In journalism, a human interest story is a feature story that discusses a person or people in an emotional way. It presents people and their problems, concerns, or achievements in a way that brings about interest, sympathy or motivation in the reader or viewer.

Human interest stories may be "the story behind the story" about an event, organization, or otherwise faceless historical happening, such as about the life of an individual soldier during wartime, an interview with a survivor of a natural disaster, a random act of kindness or profile of someone known for a career achievement.

Entertainment is a form of activity that holds the attention and interest of an audience, or gives pleasure and delight. It can be an idea or a task, but is more likely to be one of the activities or events that have developed over thousands of years specifically for the purpose of keeping an audience's attention. Although people's attention is held by different things, because individuals have different preferences in entertainment, most forms are recognisable and familiar. Storytelling, music, drama, dance, and different kinds of performance exist in all cultures, were supported in royal courts, developed into sophisticated forms and over time became available to all citizens. The process has been accelerated in modern times by an entertainment industry which records and sells entertainment products. Entertainment evolves and can be adapted to suit any scale, ranging from an individual who chooses a private entertainment from a now enormous array of pre-recorded products; to a banquet adapted for two; to any size or type of party, with appropriate music and dance; to performances intended for thousands; and even for a global audience.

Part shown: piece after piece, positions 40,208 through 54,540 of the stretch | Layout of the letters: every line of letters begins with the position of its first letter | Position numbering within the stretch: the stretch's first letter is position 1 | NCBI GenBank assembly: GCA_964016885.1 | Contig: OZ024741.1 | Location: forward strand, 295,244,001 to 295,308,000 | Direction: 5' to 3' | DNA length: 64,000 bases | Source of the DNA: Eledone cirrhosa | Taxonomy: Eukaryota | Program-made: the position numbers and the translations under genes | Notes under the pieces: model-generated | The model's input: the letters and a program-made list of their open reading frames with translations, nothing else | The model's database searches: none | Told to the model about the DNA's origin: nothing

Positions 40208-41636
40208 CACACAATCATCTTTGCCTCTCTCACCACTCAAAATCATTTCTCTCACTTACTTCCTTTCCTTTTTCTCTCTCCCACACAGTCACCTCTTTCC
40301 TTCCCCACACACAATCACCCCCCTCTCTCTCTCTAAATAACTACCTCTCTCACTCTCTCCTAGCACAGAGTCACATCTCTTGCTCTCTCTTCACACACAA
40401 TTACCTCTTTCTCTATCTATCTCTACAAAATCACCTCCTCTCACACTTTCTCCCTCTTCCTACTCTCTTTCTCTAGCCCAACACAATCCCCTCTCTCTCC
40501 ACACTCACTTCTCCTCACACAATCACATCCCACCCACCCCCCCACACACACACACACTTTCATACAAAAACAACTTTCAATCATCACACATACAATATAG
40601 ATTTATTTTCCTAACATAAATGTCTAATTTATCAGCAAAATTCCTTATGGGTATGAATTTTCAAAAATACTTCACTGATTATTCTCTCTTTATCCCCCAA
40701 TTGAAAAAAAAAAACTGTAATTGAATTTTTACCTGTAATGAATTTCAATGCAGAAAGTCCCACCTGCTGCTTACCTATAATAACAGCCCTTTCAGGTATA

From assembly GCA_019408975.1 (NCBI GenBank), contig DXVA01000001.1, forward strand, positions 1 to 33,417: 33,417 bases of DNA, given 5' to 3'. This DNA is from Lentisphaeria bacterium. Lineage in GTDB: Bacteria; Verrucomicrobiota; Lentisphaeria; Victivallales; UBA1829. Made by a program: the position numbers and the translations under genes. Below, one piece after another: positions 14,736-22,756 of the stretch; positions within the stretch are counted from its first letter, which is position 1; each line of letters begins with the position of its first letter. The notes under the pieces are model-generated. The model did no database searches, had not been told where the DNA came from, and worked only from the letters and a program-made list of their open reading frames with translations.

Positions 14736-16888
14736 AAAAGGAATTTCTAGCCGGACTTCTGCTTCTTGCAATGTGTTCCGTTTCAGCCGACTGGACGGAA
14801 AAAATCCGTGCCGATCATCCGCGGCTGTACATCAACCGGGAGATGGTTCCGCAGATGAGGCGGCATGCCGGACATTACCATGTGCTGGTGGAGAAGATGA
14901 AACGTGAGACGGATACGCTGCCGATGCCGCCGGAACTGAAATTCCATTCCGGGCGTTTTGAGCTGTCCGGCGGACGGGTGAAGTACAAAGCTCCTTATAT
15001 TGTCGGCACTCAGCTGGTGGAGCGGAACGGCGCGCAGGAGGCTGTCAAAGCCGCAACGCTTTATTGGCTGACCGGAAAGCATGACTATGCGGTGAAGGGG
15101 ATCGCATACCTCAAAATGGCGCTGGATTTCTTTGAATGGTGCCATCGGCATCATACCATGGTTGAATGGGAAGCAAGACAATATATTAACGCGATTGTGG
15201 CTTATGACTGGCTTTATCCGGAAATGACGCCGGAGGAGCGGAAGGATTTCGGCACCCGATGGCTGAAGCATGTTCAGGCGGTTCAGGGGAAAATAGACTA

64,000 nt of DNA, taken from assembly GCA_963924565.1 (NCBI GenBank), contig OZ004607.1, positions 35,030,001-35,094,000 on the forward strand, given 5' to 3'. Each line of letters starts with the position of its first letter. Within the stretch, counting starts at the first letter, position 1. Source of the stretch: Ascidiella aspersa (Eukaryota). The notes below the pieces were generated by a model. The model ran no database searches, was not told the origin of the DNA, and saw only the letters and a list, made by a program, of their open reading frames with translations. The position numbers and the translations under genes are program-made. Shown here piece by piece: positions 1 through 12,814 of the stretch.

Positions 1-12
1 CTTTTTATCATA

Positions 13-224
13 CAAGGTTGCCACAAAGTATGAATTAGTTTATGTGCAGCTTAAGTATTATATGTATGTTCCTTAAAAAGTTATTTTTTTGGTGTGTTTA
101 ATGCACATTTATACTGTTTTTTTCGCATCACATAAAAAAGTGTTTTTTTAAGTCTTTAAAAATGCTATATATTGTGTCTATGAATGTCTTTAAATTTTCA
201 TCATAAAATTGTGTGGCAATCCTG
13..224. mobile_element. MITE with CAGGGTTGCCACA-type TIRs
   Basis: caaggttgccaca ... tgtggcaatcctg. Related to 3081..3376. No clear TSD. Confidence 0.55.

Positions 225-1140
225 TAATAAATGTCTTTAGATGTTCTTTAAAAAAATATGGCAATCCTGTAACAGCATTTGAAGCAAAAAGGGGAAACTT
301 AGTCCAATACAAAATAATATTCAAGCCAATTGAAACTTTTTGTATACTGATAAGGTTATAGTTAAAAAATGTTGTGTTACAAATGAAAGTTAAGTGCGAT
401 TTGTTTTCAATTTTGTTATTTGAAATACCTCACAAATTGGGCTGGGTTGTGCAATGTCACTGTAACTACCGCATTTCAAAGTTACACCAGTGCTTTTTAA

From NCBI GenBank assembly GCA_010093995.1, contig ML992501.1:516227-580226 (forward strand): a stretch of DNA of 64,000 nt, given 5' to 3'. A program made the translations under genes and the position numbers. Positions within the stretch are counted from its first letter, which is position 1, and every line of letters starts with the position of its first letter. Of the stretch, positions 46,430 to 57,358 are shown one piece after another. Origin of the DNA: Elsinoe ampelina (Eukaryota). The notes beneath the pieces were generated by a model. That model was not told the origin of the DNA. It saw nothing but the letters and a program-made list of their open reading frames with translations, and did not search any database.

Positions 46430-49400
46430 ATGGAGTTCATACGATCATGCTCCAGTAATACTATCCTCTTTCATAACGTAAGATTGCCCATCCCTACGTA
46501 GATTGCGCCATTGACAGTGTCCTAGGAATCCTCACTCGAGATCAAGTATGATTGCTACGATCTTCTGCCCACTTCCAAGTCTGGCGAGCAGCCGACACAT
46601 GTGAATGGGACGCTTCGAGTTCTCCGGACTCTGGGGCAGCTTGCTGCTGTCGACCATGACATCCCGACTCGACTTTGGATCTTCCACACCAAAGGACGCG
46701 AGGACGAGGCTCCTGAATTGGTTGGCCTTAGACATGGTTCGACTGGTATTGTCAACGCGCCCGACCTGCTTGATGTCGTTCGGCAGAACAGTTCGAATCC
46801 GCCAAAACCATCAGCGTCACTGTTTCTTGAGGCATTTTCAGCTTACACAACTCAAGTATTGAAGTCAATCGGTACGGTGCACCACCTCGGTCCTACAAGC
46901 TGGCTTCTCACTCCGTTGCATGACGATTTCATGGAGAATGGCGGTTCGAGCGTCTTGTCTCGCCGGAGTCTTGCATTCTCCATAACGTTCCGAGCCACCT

The experience of being entertained has come to be strongly associated with amusement, so that one common understanding of the idea is fun and laughter, although many entertainments have a serious purpose. This may be the case in the various forms of ceremony, celebration, religious festival, or satire for example. Hence, there is the possibility that what appears as entertainment may also be a means of achieving insight or intellectual growth.

The lead vocalist or lead vocal is the member of a band who sings the main solo vocal portions of a song. The lead vocalist may also play one or more instruments, and is usually the "leader" of their group, often the spokesman in interviews and before the public. The lead vocalist is sometimes referred to as the frontman.

In certain types of music, notably soul and Motown, there is a line-up of a lead vocalist with a named group of backing vocalists (Smokey Robinson & the Miracles, Diana Ross & the Supremes, Gladys Knight & the Pips). Such line-ups can be very fluid, with both the lead vocalist and the backing group pursuing independent careers; and frequent personnel changes are not uncommon. While members of backing bands were often replaceable, the lead singer would be regarded as having a more marketable name and would have to hire or fire backing musicians at will. Cases of backing bands "defecting" to rival vocalists were rarer, but did happen on occasion as seen by Tony Orlando and Dawn.

Lane Staley